What this means is that Montana appears to have laws similar to many states, where the state leaves it up to the establishment if they want to prohibit firearms on their property--but the prohibition does not have the rule of law. What they CAN do is ask you do leave, and if you do not, you can be arrested for trespassing, amongst other possible things. However, your concern over him getting shot sound really hyperbolic to me, and is mostly dependent upon his behavior if/when he is ever confronted by a cop for trespassing after being asked to leave.

But, basically, he is not breaking any laws by carrying a firearm into an establishment with "No Firearms" signs posted, assuming they don't ask him to leave.

Now, with that said, Montana does have a list of prohibited places where carrying concealed firearms is illegal from the start, and it's contained with Montana Statute 45-8-328, which lists:

45-8-328. Carrying concealed weapon in prohibited place -- penalty.

(1) Except for legislative security officers authorized to carry a concealed weapon in the state capitol as provided in 45-8-317(1)(k), a person commits the offense of carrying a concealed weapon in a prohibited place if the person purposely or knowingly carries a concealed weapon in:
    (a) portions of a building used for state or local government offices and related areas in the building that have been restricted;

    (b) a bank, credit union, savings and loan institution, or similar institution during the institution's normal business hours. It is not an offense under this section to carry a concealed weapon while:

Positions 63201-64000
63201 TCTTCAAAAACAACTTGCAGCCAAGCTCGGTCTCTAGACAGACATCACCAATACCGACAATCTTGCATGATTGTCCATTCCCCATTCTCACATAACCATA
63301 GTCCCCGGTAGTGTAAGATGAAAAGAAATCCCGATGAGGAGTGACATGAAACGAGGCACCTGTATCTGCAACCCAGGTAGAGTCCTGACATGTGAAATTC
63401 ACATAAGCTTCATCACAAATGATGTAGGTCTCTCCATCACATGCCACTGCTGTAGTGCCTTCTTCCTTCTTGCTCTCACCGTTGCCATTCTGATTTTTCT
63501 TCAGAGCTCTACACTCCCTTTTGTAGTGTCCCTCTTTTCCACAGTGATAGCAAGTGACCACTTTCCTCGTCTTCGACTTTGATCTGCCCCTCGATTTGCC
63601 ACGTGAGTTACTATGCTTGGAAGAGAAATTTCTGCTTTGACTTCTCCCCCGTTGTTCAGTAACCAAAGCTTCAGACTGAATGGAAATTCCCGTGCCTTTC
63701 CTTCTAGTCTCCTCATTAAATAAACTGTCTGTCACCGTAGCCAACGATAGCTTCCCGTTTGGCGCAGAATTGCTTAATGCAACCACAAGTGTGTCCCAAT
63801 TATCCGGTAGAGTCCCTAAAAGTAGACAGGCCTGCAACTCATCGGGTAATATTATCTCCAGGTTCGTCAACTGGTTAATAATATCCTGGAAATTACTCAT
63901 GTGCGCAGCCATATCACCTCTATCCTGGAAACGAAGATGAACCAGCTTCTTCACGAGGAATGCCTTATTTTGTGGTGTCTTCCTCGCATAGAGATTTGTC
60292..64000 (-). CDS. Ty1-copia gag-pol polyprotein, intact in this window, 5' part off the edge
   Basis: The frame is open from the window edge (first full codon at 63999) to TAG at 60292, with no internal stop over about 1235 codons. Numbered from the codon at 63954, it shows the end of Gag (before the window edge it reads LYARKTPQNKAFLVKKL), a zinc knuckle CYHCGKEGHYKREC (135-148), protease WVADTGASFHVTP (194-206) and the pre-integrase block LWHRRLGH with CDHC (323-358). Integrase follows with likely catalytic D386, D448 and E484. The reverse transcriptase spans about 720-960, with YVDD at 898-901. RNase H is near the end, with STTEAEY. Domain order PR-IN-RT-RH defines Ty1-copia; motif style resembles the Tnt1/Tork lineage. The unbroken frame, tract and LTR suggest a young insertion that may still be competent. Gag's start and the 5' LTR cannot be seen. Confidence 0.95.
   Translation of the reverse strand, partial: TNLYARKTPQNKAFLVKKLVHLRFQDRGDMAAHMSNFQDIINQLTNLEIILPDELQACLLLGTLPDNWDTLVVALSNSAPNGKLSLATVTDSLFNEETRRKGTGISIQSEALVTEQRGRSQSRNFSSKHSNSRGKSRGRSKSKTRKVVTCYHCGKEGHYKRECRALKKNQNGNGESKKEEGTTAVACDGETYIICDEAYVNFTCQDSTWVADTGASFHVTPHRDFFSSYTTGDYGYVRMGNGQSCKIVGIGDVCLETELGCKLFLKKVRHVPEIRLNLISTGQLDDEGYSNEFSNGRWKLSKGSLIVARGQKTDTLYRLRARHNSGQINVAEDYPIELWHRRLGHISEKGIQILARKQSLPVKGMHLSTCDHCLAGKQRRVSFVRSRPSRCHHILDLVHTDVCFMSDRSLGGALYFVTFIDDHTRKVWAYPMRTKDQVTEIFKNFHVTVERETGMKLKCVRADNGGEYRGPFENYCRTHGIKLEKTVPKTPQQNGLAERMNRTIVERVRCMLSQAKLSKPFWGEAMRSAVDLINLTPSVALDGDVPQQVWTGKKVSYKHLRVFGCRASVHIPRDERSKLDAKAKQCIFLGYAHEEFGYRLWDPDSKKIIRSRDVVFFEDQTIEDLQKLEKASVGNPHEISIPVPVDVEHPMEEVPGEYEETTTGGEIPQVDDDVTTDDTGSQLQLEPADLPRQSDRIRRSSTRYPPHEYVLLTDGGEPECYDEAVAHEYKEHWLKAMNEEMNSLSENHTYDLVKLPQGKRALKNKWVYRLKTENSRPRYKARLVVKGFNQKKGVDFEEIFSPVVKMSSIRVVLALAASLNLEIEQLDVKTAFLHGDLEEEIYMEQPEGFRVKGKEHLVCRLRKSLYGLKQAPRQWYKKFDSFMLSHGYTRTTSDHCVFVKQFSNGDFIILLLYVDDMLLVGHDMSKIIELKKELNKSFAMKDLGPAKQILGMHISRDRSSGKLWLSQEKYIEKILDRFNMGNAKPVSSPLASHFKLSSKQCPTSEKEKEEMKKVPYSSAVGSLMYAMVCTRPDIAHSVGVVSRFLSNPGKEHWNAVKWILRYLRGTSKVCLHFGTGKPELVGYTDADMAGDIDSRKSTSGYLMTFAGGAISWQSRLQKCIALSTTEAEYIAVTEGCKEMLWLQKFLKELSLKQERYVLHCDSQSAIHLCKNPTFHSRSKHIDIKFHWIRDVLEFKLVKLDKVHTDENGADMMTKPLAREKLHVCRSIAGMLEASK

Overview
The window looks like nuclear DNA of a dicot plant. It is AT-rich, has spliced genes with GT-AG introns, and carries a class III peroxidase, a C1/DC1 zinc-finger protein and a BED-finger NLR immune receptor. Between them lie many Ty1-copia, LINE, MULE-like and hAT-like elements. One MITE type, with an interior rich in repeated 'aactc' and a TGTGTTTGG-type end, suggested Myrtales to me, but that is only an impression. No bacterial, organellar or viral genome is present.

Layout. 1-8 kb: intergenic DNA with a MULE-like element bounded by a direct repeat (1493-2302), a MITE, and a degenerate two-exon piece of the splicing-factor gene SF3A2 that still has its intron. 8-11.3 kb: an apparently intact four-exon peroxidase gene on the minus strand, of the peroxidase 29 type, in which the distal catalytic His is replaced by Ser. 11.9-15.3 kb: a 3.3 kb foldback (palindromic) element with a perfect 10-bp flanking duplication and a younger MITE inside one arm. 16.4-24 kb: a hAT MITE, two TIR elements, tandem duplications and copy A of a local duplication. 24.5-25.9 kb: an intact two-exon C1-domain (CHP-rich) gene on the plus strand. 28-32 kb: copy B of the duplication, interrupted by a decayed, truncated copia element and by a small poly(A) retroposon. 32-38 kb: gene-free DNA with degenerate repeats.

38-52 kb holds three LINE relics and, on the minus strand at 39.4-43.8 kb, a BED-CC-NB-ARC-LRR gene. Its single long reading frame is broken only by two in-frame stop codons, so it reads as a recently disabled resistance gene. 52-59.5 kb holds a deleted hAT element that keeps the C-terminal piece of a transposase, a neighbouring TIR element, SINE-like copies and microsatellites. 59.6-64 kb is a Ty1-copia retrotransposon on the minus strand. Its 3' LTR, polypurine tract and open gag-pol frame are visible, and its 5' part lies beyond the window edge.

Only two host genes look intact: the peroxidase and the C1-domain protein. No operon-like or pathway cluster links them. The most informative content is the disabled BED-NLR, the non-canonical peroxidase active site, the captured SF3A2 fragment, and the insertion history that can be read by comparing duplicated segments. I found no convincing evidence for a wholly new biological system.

(i) using an institution's drive-up window, automatic teller machine, or unstaffed night depository; or

      (ii) at or near a branch office of an institution in a mall, grocery store, or other place unless the person is inside the enclosure used for the institution's financial services or is using the institution's financial services.

    (c) a room in which alcoholic beverages are sold, dispensed, and consumed under a license issued under Title 16 for the sale of alcoholic beverages for consumption on the premises.

(2) It is not a defense that the person had a valid permit to carry a concealed weapon. A person convicted of the offense shall be imprisoned in the county jail for a term not to exceed 6 months or fined an amount not to exceed $500, or both.

So, as long as he refrains from carrying in these places, he's not breaking the law simply by carrying his EDC weapon on his person into these "No Firearms" places. The onus is on them to ask him to leave, not for him to necessarily give up his "great equalizer."

I hope that this helps you understand the legalities involved a bit better, at least. And it'd be good to share this with your husband so that he knows. A disregarding attitude of the law is not a healthy thing to have when someone takes on the responsibility to carry a concealed firearm, and it'd do him well to study the law and abide by it.

But, read through that handgunlaw.us PDF, as it's good stuff to know.

My personal opinion that you may not have asked for: I think that your husband is doing the right thing in carrying into these places with "No Firearms" signs, as long as he is prepared to go put it in your vehicle if he is asked to do so, or prepared to leave if asked. Here in KY, we have similar laws, so while I do notice the "No Firearms" signs when posted, I disregard them with the intent that I will leave or put my firearm in my car if asked.

Just rest assured that cops are generally well versed in concealed-carry laws, so I think that your concerns are greatly overblown concerning trigger-happy LEOs, unless there is a history of that in your area.